Confession: My kids have spent way too many hours playing video games this quarantine season– like a holiday session except the exact opposite.

Anyway, Cindy and I make/force our kids to read 20 minutes and practice soccer 20 minutes everyday. That’s 40 minutes. However, the ratio of playing video games to reading and playing soccer isn’t even close.

In fact the other day I heard my son identify himself as, “a gamer” and I cringed a hard cringe. (Nothing against gamers. I’m sure they’re fine people. I just know my son’s consumption of video games is a result of lax parenting).

I’m currently reading “Atomic Habits” by James Clear.

As I write this post, I’m halfway through yet I already know it’s one of the most important books I’ve ever read. If you want to learn about quitting unhealthy habits and forming new, healthy ones– read this book.

Clear’s book is a both an explanation and a road map for forming healthy habits. Habits which lead to big identity changes. As Clear writes, “True behavior change is identity change.”

So my son is a gamer because his, (throat clearing noise) parents allow him to cultivate a gaming habit.

Clear explains that behaviors are usually a reflection of our identity. For me, a writer, the act of writing reflects my identity.

And so it only makes sense my son plays video games until his eyes water.

My son wasn’t born a gamer. He didn’t emerge from the womb holding an Xbox controller. His “gamer” identity emerged his behavior. And the more he plays video games the more he cements his gamer identity.

Our habits are the evidence we use to define ourselves. A gamer plays video games. A religious person prays. A writer writes. A boxer boxes.

What you do consistently is how you define yourself.


The icon picture above is of Rocky Balboa from the movie Rocky. An unknown, rough-and-tumble boxer, Rocky believes he’s “another bum from the neighborhood.” However, when he receives a shot at the world heavyweight title, he changes his habits, transforming his identity from “bum” to “winner.”


Now, environment and genetics influence habits but Clear argues a person’s own will to start, continue, or quit a habit supersedes the other factors.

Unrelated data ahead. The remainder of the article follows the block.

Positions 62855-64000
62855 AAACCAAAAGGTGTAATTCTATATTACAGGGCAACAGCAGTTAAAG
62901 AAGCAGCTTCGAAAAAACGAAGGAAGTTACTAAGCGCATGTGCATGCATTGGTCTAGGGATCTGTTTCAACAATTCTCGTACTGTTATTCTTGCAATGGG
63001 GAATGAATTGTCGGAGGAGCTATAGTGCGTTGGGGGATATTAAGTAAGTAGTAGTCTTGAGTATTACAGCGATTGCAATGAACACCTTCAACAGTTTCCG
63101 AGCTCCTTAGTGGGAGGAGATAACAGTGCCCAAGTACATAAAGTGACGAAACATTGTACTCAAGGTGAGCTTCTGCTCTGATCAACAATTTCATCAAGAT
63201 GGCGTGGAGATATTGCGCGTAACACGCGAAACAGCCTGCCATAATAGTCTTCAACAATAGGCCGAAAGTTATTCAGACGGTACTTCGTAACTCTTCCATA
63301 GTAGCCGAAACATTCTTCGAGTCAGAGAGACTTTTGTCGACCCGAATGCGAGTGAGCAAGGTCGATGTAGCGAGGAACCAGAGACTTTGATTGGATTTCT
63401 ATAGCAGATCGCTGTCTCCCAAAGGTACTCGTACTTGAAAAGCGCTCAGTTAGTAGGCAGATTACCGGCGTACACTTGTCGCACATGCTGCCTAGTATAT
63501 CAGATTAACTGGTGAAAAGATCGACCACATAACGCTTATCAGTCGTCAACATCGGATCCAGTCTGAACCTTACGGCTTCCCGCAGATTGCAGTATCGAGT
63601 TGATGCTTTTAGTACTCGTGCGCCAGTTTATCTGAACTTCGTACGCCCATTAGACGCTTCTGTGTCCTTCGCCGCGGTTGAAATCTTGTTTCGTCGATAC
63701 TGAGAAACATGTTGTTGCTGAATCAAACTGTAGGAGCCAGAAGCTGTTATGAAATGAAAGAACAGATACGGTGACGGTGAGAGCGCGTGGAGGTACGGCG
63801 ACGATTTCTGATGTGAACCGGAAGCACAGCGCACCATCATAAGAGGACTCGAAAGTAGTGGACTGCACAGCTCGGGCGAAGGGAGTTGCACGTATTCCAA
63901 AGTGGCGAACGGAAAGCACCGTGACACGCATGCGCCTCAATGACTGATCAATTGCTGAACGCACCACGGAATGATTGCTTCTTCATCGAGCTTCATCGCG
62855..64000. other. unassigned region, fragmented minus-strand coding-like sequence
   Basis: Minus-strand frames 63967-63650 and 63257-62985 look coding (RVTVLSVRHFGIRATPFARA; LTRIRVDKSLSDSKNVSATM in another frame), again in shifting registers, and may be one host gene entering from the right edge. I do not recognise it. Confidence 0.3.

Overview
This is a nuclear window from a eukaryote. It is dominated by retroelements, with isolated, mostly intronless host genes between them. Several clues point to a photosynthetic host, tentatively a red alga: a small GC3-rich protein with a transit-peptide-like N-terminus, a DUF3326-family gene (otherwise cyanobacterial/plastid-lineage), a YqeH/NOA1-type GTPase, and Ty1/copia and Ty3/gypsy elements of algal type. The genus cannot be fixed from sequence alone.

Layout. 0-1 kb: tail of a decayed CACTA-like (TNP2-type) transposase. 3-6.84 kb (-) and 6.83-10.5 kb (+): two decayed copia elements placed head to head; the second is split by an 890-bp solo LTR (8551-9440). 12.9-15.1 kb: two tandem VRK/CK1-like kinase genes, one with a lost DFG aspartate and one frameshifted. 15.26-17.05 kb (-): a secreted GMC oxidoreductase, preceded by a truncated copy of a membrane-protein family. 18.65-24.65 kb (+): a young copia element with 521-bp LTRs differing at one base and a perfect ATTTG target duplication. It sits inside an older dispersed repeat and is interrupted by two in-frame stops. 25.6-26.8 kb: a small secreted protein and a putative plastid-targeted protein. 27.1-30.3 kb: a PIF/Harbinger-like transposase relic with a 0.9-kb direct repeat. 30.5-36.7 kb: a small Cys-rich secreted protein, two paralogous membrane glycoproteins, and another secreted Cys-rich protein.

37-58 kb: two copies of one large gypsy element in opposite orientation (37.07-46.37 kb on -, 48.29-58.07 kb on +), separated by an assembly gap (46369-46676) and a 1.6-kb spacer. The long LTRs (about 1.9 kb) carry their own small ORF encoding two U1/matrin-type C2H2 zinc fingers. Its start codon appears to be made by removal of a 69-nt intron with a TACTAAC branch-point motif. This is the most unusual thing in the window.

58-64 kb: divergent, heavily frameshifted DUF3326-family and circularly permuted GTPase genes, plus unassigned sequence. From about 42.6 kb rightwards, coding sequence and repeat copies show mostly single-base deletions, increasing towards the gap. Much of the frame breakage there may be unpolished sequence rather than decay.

Every action you take, Clear writes, “is the person you want to become.” Identity change is gradual it takes habitual repetition to define yourself as a specific person.

Like a “coffee drinker” doesn’t drink coffee every 3rd Wednesday. A coffee drinker drinks coffee everyday. And a coffee drinker will often say their brain doesn’t work until they had coffee. Their functionality is dependent on the habit.

(Sidenote– I’m on my second cup of coffee. I tried to write this post on my first cup and I was as articulate as a door knob.)

In the never-ending noisy parade, also known as adulthood, an important question we often fail to ask ourselves is, “Who do we want to become?”

Adults too often resign to themselves to believe their identity is permanent. They have already, for better or worse, become the person they were destined to be.

Like an adult who claims, “I have always been a procrastinator.” They may not want to be a procrastinator but the habit of procrastinating has formed their identity.

However, if they choose to be more proactive, with consistent practice, they would begin to challenge and change their “procrastinator” identity. They would begin to form the identity of a “doer.”

But let’s be honest, the older we get, the harder it is to change our habits. And hence change our identity.

Changing our habits require persistence and making peace with taking small steps toward identity change. As Clear writes, “Your habits shape your identity, and your identity shapes your habits.”

If you have been here for awhile, you know that I write about forgiveness each month. I do this because I want to learn effective strategies to forgive both myself and others and I want to know if forgiveness is the foundation of self-improvement.

I still have more too learn about forgiveness but I can say that for it to be effective and inspire lasting change, forgiveness must become a habit. You must learn to forgive little infractions in order to forgive the big infractions– a forgiveness habit.

If we want to change our lives we must change our habits. This is not easy. It takes intention and dedication.

Or at least someone who is willing to unplug the Xbox for us.

Be well,


If you liked this post, you may also like:

The scary work of rewriting yourself


You can’t do this life alone

Need some encouragement? Some perspective? This hardworking, almost-handsome, suburban soccer dad can help. Subscribe and, like a pizza, get my posts delivered to your door (your email inbox). No spam. Just posts.


Jay Armstrong is a writer, blogger, speaker, and an award-winning high school English teacherDiagnosed with a rare neurological disease that resulted in a hole in his brain– Jay presses on. He hopes to help you find joy, peace, and meaning in life. For Jay, a good day consists of 5 things:

1. Reading
2. Writing 
3. Exercising
4. Hearing his children laugh
5. Hugging his wife
(Bonus points for a dinner with his parents and a beer with his friends)

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